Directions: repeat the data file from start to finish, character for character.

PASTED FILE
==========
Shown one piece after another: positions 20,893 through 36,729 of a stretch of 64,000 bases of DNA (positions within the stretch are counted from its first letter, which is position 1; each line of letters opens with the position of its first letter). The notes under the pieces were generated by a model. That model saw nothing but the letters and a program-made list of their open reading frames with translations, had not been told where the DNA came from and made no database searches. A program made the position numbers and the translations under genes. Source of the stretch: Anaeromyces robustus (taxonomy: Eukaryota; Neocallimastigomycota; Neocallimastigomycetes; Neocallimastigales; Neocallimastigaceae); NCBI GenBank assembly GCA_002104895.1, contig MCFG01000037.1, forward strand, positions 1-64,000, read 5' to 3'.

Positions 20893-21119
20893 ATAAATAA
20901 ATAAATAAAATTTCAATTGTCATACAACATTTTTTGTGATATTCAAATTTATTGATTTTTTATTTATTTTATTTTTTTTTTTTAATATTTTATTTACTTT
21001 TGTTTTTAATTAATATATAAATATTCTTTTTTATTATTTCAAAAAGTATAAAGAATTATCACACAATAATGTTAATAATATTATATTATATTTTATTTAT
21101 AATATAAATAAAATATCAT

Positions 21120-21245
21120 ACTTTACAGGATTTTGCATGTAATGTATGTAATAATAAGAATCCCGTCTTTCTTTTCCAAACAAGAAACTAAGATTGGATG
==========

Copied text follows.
Shown one piece after another: positions 20,893 through 36,729 of a stretch of 64,000 bases of DNA (positions within the stretch are counted from its first letter, which is position 1; each line of letters opens with the position of its first letter). The notes under the pieces were generated by a model. That model saw nothing but the letters and a program-made list of their open reading frames with translations, had not been told where the DNA came from and made no database searches. A program made the position numbers and the translations under genes. Source of the stretch: Anaeromyces robustus (taxonomy: Eukaryota; Neocallimastigomycota; Neocallimastigomycetes; Neocallimastigales; Neocallimastigaceae); NCBI GenBank assembly GCA_002104895.1, contig MCFG01000037.1, forward strand, positions 1-64,000, read 5' to 3'.

Positions 20893-21119
20893 ATAAATAA
20901 ATAAATAAAATTTCAATTGTCATACAACATTTTTTGTGATATTCAAATTTATTGATTTTTTATTTATTTTATTTTTTTTTTTTAATATTTTATTTACTTT
21001 TGTTTTTAATTAATATATAAATATTCTTTTTTATTATTTCAAAAAGTATAAAGAATTATCACACAATAATGTTAATAATATTATATTATATTTTATTTAT
21101 AATATAAATAAAATATCAT

Positions 21120-21245
21120 ACTTTACAGGATTTTGCATGTAATGTATGTAATAATAAGAATCCCGTCTTTCTTTTCCAAACAAGAAACTAAGATTGGATG